- Take this list of words. Sit down with them printed out in front of you. Give yourself a set time period, and circle the ones that stand out. When you’re done, make a smaller list with just those circled words. Repeat the process until you have a handful that you feel the most strongly about. Interrogate the words: what do they mean to you? Why do those words stand out? What activities do they relate to?
- List out the different spheres of your life. Family, relationships, friends, work, money, spirituality, etc. What do you do for each of these spheres? If anything? Which ones matter more to you? Why? If you could do anything differently within each — imagining your ultimate scenario — what would be different about them? The sphere with the most ideas and the most changes you might propose, could be the sphere that stands out as the most important to you. Question this. Why is this sphere so important? How could you make things better in this area of your life? What does ‘good’ versus ‘bad’ look like?
These are a few ways to get you started. Try out a few exercises and see where your brain takes you.
Flesh Out Your Values — Make them Rich!
I have a notebook dedicated to this kind of thing — somewhere where I can add to the key words and ideas that are most valuable in my life. With this you can add other associated words, emotions, activities, images, all of which speak to and define your values better. Consider how these values play to your strengths and the things you already like to do or do well. It’s a good way to figure out more about what your value translates to in everyday life.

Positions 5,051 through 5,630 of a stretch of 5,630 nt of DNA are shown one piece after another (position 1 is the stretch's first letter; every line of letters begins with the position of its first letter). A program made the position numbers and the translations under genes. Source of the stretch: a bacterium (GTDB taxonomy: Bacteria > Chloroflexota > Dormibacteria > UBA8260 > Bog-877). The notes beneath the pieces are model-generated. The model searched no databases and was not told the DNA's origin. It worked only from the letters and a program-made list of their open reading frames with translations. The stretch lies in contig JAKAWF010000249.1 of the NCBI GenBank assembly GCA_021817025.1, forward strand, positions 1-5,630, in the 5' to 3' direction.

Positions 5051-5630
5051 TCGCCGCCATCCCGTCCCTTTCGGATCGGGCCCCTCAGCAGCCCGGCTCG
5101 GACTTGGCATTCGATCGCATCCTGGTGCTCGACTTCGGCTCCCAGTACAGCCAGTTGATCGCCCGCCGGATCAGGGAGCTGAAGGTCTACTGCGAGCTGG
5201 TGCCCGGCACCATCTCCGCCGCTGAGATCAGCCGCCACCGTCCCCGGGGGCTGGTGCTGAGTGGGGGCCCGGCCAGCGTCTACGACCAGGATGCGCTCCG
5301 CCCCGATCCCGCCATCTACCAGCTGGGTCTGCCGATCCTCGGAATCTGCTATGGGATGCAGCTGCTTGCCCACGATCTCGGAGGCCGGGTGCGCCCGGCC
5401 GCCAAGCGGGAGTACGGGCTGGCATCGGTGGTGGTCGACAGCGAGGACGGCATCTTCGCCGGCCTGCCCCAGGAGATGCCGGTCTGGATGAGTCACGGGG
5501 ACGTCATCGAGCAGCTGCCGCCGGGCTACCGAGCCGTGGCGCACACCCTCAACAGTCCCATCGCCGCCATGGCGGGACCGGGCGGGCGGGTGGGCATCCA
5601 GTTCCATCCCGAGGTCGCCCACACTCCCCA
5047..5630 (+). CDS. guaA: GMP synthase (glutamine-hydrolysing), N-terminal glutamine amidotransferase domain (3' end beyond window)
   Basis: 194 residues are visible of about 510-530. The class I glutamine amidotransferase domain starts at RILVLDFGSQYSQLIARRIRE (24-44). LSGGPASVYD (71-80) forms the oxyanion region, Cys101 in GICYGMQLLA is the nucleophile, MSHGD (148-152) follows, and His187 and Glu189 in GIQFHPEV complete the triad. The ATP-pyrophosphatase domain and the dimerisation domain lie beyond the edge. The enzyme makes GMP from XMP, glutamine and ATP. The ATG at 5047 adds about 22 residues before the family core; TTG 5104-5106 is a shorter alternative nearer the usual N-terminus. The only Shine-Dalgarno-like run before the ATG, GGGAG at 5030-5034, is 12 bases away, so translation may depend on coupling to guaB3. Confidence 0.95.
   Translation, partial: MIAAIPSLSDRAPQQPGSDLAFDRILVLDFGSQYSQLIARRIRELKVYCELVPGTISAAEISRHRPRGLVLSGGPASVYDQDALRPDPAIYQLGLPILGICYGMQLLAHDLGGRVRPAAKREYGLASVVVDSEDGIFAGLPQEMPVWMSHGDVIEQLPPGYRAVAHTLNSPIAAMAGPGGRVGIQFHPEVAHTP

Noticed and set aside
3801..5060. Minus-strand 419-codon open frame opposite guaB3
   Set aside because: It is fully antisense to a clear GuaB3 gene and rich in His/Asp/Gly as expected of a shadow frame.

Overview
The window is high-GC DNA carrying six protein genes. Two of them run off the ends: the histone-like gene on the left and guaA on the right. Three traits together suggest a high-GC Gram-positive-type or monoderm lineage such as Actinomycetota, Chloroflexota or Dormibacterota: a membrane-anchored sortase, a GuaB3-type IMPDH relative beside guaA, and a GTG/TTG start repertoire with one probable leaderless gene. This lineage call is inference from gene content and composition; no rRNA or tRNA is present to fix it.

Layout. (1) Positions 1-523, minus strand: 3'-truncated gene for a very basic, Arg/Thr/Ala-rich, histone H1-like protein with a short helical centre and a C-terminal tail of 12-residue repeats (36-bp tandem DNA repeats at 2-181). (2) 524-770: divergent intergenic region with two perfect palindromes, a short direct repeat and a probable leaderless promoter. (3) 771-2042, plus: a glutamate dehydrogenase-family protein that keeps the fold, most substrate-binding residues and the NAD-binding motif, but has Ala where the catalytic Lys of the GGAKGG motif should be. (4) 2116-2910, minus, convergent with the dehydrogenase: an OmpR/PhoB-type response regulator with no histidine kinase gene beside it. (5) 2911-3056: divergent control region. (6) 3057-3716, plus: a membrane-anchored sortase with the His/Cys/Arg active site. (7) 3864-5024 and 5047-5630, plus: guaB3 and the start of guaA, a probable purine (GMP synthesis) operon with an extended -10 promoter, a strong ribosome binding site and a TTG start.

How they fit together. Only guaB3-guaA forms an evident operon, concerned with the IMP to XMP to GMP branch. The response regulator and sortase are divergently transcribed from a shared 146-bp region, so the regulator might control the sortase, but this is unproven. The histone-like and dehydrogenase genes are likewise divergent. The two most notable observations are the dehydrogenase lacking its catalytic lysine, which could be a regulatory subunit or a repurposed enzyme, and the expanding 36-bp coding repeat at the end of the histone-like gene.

Whether it’s on paper, like mine, or electronic, or whatever, this is a live document that continues to grow and change with time. It can always be added to.
Keep Values Present and Visible
I mean this literally. If you aren’t constantly reminding yourself of what’s important and you have a tendency to forget, these things need to be as clear as possible. Imbedding value into your life takes time, and discipline. But make things easier for yourself — we all tend to have a variety of things we value, and they don’t all have to be as huge as ‘change the world’. Or ‘be the best’. They can be smaller, more accessible, more achievable. And the more present and aware we are of what we value, the easier it becomes to act in accordance with them.
Make a poster, write it somewhere you will see it everyday, have a reminder on your phone. Do what you have to do to make sure you know and remember what it is that’s important.
Give Yourself an Immediate Task
Once you’ve started to pick through the things that you believe are your values, it’s important to start doing something that feels like it feeds that value. Setting yourself a mixture of tasks is helpful, and these can be quite simple. If I decide I want to improve my eating habits, because good nutrition is a value, I could start by setting myself the task of making a healthy breakfast. Not a very onerous task really, and something I can quite easily do without too many other factors impeding my way. But also something that requires some effort. It requires an active decision from me to make the healthy breakfast, rather than grabbing a handful of cookies and cramming them in my face.
Find small versions of your values. Do what you can to start doing them, straight away.
Give Yourself Medium and Long Term Tasks